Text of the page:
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Not currently on display at the V&A

Smock

1850-1900 (made)
Artist/Maker
Place Of Origin

The most distinctive features of this smock are two large panels of double thickness that extend from the neck opening over the shoulders and over the upper arms, providing a little extra warmth and protection and to encouraging rain to run off rather than soak through to the body. The outer edge of each panel was divided into bands and every alternate one was embroidered with a zigzagging line. The fabric was then folded and stitched so that the embroidered bands overlap the plain ones, forming a heavy and attractive layered border. Three pearl buttons attach the panel to the shoulder of the smock.

Without the heavy embroidery this could have been a working garment for an agricultural labourer in southern England. But the extent and elaboration of the decoration suggest it was probably reserved for special occasions. It is made from the same weave of cotton twill that is used to make denim jeans and overalls.


object details
Categories
Object Type
Materials and Techniques
Embroidered cotton with cotton thread
Brief Description
Man's smock of cotton twill embroidered with cotton, England, 1850-1900
Physical Description
Man's smock of cotton twill embroidered with cotton in chain and feather stitch, and smocked. With shoulder capes, and front-buttoning.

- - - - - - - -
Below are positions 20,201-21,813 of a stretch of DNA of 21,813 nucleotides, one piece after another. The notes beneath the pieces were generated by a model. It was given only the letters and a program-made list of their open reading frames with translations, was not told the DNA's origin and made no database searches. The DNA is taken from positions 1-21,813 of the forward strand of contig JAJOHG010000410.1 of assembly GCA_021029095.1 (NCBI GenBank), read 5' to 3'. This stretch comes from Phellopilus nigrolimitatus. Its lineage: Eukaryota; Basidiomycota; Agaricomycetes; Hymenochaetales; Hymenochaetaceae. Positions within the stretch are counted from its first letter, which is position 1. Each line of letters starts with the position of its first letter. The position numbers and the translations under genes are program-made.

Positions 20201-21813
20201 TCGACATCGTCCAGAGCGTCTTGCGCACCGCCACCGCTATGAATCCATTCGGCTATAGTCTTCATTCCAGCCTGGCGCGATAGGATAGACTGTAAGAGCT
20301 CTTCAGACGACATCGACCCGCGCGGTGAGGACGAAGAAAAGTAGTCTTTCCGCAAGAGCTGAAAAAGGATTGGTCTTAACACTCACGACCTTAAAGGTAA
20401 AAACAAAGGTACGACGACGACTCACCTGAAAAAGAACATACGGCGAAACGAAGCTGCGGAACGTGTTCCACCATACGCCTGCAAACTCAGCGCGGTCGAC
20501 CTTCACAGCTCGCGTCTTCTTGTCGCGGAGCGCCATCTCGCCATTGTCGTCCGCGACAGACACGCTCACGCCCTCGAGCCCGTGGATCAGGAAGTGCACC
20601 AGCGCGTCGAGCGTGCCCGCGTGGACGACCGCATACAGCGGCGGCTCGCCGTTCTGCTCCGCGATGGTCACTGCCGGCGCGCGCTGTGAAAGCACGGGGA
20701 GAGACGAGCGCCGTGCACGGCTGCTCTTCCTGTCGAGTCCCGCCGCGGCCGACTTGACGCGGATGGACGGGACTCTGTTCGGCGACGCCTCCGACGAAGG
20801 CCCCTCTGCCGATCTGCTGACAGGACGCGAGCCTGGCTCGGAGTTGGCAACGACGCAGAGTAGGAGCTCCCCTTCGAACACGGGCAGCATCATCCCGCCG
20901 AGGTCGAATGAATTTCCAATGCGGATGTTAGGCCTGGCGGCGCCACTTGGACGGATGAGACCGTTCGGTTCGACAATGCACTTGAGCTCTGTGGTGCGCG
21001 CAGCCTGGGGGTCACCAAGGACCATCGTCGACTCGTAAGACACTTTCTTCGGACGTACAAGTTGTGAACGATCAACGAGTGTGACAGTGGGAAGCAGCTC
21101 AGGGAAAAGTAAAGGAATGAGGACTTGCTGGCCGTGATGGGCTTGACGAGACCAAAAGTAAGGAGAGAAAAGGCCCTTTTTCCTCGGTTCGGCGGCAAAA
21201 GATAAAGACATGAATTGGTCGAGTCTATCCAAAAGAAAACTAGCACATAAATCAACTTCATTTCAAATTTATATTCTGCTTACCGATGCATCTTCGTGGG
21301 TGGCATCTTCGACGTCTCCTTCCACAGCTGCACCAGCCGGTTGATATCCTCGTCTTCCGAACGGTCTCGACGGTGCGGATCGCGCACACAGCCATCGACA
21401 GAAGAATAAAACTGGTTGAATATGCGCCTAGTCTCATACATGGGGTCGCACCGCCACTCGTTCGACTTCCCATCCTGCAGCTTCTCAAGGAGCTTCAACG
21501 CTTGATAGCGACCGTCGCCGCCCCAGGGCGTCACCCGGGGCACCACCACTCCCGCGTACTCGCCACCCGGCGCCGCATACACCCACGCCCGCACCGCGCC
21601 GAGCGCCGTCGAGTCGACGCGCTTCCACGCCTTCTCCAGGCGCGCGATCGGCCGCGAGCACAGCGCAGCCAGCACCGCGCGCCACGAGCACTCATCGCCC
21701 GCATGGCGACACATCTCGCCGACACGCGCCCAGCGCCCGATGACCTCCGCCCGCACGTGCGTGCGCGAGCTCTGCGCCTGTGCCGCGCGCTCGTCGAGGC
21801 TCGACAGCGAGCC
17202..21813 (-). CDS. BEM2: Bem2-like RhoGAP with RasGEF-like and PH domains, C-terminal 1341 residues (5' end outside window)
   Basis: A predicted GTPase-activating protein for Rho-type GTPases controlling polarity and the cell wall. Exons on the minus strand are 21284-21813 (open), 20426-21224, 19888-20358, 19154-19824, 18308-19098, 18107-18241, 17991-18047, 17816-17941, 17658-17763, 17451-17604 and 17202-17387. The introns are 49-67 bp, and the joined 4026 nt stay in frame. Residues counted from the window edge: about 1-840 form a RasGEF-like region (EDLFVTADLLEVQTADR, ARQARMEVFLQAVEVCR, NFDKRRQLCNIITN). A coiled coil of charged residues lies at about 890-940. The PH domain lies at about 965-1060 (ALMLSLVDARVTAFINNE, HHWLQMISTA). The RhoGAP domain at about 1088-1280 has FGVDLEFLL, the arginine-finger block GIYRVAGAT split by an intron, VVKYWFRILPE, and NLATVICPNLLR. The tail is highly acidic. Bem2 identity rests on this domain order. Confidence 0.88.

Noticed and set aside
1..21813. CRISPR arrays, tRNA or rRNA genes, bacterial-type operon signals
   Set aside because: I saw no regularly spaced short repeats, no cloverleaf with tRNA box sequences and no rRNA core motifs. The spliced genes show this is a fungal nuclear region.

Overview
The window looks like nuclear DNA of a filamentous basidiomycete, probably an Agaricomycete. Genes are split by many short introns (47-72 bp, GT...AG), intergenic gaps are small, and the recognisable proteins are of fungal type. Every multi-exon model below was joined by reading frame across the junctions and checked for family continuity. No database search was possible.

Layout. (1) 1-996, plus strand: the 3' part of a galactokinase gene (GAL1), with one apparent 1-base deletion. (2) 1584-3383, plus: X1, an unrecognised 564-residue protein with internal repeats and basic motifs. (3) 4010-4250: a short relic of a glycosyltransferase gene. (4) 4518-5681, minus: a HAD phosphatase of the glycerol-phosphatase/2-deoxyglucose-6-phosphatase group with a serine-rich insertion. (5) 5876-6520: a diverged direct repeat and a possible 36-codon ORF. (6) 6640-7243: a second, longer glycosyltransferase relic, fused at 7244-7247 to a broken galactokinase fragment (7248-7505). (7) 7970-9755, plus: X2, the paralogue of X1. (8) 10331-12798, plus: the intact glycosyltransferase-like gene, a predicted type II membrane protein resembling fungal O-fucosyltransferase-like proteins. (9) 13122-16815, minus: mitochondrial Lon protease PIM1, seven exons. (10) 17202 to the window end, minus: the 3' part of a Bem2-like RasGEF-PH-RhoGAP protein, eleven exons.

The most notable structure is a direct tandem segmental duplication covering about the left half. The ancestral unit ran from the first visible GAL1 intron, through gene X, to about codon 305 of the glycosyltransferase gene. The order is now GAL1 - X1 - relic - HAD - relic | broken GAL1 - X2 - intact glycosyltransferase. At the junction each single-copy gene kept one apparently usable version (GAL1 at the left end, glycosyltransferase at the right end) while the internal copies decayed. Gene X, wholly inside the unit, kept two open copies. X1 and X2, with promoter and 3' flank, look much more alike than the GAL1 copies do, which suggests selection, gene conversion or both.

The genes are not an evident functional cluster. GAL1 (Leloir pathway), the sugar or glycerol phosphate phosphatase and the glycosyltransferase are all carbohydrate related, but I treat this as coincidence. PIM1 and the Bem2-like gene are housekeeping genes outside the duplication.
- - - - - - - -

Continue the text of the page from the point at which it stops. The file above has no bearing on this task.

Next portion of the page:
Credit line
Given by Emma (Charlie) Ehrman
Subject depicted
Summary
The most distinctive features of this smock are two large panels of double thickness that extend from the neck opening over the shoulders and over the upper arms, providing a little extra warmth and protection and to encouraging rain to run off rather than soak through to the body. The outer edge of each panel was divided into bands and every alternate one was embroidered with a zigzagging line. The fabric was then folded and stitched so that the embroidered bands overlap the plain ones, forming a heavy and attractive layered border. Three pearl buttons attach the panel to the shoulder of the smock.



Without the heavy embroidery this could have been a working garment for an agricultural labourer in southern England. But the extent and elaboration of the decoration suggest it was probably reserved for special occasions. It is made from the same weave of cotton twill that is used to make denim jeans and overalls.
Bibliographic Reference
Crill, Rosemary, Jennifer Wearden and Verity Wilson. Dress in Detail from Around the World. London: V&A Publications, 2002. 224 p., ill. ISBN 09781851773787. p. 166
Collection
Accession Number
T.109-1998

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record createdFebruary 9, 2004
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